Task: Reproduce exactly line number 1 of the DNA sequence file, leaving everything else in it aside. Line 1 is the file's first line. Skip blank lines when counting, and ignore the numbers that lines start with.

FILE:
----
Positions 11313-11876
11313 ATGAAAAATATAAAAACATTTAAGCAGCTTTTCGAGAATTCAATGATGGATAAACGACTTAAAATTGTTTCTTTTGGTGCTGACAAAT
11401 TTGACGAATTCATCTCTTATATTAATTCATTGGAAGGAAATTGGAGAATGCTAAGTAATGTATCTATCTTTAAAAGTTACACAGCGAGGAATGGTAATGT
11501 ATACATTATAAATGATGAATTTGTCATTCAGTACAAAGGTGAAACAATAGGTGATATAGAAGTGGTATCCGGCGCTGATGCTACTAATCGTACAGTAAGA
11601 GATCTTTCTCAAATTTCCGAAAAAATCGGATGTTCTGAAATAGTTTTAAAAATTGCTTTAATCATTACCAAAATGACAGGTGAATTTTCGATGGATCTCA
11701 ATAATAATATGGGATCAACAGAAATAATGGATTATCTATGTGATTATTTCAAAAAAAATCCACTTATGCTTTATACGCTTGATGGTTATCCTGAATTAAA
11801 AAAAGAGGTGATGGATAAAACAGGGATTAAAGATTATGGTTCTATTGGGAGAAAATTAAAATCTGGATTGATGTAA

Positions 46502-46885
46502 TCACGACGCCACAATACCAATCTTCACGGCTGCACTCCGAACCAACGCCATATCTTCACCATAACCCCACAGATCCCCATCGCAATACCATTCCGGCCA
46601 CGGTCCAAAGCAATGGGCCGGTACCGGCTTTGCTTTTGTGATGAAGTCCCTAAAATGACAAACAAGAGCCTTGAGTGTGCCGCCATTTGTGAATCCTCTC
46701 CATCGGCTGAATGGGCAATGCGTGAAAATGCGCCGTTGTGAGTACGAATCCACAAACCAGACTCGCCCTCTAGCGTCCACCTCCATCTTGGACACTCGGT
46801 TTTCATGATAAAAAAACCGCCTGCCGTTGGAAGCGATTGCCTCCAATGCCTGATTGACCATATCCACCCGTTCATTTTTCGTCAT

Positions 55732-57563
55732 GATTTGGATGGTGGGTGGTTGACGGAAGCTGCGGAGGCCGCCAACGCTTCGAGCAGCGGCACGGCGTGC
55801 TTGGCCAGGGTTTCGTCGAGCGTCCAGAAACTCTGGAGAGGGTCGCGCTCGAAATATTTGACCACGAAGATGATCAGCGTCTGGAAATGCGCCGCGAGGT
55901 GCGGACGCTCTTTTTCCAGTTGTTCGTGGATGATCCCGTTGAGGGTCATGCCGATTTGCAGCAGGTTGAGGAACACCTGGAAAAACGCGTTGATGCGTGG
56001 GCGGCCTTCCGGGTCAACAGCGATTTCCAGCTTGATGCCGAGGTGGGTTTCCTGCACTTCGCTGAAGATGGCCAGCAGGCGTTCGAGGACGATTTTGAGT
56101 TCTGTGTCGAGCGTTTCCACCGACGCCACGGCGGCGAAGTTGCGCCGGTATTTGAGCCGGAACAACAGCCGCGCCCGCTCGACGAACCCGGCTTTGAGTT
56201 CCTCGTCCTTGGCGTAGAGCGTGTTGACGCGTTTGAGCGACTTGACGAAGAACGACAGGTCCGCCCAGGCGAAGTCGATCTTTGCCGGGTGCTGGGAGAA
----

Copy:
Positions 11313-11876